August 28, 2012, 11:22 PM — The music streaming application Grooveshark is available again for Android devices 16 months after it was removed by Google from its application market.
Grooveshark, which is run by Escape Media Group based in Gainsville, Florida, has had a rocky time with mobile application stores. Apple pulled Grooveshark from its App Store in August 2010 just days after it launched due to copyright-related complaints.
The company issued a statement saying that it had worked with Google in order to be reinstated.
Grooveshark allows users to upload their own music, which can be streamed by other users. The company says it has obtained licenses from more than 1,000 record labels and distributed the works of 25,000 independent artists.
But the major music labels haven't been happy. Grooveshark is being sued by labels including Universal Music Group Recordings, Warner Bros. Records and Sony Music Entertainment. The companies filed an amended copyright infringement lawsuit in U.S. District Court for the Southern District of New York on Dec. 15.
The labels allege Grooveshark does not have a license or authorization for many of the works offered on the website. It also accuses Escape Media's senior management of padding its catalog by illegally uploading "thousands of infringing song recordings to the Grooveshark website and have instructed their employees to do the same," according to the complaint.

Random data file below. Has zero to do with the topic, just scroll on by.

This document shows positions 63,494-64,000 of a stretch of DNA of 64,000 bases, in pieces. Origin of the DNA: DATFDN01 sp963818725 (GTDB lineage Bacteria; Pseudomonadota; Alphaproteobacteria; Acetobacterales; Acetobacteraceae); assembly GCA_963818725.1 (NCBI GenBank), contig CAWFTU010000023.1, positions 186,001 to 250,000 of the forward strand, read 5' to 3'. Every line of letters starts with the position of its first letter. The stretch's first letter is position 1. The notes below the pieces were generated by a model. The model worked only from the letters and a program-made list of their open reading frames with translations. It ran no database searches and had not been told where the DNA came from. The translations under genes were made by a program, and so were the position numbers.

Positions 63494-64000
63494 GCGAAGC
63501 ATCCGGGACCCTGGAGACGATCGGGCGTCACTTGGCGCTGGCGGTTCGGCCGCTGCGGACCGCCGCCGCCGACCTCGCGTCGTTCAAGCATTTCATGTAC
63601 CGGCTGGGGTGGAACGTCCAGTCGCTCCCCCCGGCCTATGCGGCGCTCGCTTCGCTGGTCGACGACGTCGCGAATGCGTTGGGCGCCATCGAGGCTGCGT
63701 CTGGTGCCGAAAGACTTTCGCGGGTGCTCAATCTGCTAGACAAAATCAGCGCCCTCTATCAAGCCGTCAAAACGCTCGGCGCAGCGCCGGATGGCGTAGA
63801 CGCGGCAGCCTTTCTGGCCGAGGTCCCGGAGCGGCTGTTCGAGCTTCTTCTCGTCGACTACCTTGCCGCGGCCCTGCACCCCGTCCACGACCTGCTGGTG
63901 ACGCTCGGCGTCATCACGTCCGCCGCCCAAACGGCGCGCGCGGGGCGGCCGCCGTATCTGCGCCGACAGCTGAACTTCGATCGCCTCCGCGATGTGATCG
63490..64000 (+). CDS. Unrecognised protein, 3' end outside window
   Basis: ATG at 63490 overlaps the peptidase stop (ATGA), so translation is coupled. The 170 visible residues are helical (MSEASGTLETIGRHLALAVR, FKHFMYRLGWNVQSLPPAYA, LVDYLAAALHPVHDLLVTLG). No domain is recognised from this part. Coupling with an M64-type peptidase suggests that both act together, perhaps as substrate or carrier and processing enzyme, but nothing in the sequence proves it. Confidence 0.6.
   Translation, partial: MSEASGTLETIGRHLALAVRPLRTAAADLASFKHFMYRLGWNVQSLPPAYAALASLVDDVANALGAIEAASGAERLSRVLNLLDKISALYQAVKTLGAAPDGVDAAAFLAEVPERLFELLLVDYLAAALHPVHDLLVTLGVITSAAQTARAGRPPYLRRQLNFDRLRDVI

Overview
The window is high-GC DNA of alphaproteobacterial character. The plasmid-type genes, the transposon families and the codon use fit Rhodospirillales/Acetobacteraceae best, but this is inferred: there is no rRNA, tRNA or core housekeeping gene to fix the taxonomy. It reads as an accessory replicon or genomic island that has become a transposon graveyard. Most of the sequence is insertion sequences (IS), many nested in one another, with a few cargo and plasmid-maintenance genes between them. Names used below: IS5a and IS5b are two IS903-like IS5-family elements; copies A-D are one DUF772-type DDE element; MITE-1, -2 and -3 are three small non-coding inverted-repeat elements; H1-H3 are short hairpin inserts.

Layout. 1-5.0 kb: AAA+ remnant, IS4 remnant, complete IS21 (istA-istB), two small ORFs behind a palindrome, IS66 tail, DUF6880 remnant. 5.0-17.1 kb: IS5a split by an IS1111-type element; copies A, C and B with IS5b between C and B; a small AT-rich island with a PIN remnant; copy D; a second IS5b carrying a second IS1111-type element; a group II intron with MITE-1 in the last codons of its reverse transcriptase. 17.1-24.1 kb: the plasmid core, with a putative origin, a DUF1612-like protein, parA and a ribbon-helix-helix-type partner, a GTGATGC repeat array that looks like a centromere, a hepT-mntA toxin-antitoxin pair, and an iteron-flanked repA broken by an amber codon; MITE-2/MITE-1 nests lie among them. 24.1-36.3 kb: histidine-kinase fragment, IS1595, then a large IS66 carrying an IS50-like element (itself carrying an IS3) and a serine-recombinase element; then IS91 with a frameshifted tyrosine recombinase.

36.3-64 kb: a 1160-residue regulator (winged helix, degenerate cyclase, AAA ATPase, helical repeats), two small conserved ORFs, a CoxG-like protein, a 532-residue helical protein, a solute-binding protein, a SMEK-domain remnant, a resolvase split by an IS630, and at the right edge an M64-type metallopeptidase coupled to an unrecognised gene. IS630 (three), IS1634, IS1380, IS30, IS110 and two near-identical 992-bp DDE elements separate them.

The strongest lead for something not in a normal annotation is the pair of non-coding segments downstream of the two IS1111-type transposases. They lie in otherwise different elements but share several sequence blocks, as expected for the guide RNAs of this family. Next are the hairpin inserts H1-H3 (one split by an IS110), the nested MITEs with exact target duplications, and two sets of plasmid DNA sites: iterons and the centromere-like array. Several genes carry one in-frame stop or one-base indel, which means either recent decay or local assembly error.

On its website, Grooveshark's policy says that "users are responsible for ensuring they have the right to make uploaded sound files available." The company maintains it will quickly remove infringing content if it is notified properly.
"If a user's account is repeatedly associated with infringing material, that user's 'upload privileges' will be revoked," according to Grooveshark.
Grooveshark offers a free service with advertising. Advertisement-free subscriptions cost US$6 a month and $9 a month for a mobile device subscription.
Although Apple removed Grooveshark from its App Store, the mobile application can still be used on jailbroken iPhones, or those that have been modified to run applications not approved by Apple. The company also offers a suite of tools for artists to track user engagement with their music as well as advertising.
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